A group of senators introduced a bipartisan piece of legislation Tuesday that would limit the Trump administration’s abilities to scale back pressure on the Chinese tech giant Huawei without an act of Congress.
The Defending America’s 5G Future Act, led by Sens. Tom Cotton (R-AR) and Chris Van Hollen (D-MD), would block the Trump administration from single-handedly allowing Huawei to conduct business with American companies. If approved, it would also keep the Commerce Department from removing the Chinese company from its “Entity List,” codifying a recent Trump administration executive order. That list prevents companies like Huawei from purchasing US tech without government approval.
The group of lawmakers signed onto the bill have long sought to block Chinese telecom companies like Huawei and ZTE from the American market. Senators like Marco Rubio (R-FL) helped to spearhead efforts last summer, and called the administration’s recent moves to scale back on Huawei a “catastrophic mistake.”
Rubio, along with Sens. Mitt Romney (R-UT), Mark Warner (D-VA), and Richard Blumenthal (D-CT) are co-sponsoring the Senate version of the legislation, which will also be introduced in the House.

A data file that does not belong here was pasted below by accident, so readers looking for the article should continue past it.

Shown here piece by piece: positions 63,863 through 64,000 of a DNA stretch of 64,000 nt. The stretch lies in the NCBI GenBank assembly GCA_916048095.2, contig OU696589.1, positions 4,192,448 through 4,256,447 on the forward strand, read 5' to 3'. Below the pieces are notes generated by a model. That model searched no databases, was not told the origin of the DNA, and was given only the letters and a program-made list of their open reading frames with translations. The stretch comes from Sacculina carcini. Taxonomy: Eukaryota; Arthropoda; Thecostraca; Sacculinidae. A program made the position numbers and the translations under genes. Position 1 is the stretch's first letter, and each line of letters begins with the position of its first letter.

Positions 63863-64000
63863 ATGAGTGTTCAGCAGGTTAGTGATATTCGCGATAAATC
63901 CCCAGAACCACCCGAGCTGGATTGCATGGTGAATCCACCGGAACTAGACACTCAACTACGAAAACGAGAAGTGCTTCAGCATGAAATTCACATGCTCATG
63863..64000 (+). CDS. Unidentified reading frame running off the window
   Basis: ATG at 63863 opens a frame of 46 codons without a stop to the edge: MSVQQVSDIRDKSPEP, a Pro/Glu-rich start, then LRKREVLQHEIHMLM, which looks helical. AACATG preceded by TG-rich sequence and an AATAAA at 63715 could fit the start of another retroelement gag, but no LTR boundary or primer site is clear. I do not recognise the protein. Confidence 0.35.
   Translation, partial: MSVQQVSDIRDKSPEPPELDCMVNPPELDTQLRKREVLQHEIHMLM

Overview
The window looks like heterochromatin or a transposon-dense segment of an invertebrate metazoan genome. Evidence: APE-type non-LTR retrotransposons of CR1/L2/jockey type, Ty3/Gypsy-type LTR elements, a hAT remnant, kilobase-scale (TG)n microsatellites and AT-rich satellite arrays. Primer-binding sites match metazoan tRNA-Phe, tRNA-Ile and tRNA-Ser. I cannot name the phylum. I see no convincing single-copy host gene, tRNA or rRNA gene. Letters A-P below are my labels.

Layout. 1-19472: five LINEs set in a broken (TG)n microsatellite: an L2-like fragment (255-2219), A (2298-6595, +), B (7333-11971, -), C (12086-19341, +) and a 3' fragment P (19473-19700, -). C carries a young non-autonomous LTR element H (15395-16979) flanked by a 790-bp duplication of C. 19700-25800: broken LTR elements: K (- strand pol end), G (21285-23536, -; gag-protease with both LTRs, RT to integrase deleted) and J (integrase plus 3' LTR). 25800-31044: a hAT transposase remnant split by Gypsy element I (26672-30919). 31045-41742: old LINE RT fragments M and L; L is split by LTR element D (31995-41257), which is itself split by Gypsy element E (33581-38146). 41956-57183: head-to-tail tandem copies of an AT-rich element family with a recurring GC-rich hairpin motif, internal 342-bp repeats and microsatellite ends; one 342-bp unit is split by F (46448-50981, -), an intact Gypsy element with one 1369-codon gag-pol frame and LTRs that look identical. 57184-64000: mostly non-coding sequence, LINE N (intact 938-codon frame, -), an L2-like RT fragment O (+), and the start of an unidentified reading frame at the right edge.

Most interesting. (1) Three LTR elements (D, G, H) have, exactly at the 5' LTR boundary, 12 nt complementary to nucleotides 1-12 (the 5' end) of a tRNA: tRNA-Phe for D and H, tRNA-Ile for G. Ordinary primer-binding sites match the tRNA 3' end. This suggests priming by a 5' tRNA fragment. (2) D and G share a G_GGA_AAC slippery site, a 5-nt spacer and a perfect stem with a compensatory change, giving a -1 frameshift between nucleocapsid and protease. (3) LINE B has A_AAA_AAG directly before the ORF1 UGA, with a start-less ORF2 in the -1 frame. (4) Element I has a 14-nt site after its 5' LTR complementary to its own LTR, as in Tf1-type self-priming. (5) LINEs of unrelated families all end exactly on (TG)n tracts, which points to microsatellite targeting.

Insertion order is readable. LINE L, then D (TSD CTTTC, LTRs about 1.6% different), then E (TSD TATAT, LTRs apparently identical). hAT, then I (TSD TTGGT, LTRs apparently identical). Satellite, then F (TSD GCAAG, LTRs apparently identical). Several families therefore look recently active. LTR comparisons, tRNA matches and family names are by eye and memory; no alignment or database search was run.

“We must make a concerted effort to confront the threat China poses to U.S. national security, intellectual property, and technology,” Sen. Mitt Romney (R-UT) said. “Our bill will prohibit U.S.-based companies from doing business with Huawei until they no longer pose a national security threat.”
Earlier this summer, Trump announced that the administration would start granting exemptions for Huawei to allow it to continue to do business with US companies, but that move quickly drew ire from lawmakers on both sides of the aisle who believe these Chinese companies pose significant national security threats.
“Huawei isn’t a normal business partner for American companies, it’s a front for the Chinese Communist Party. Our bill reinforces the president’s decision to place Huawei on a technology blacklist. American companies shouldn’t be in the business of selling our enemies the tools they’ll use to spy on Americans,” said Cotton.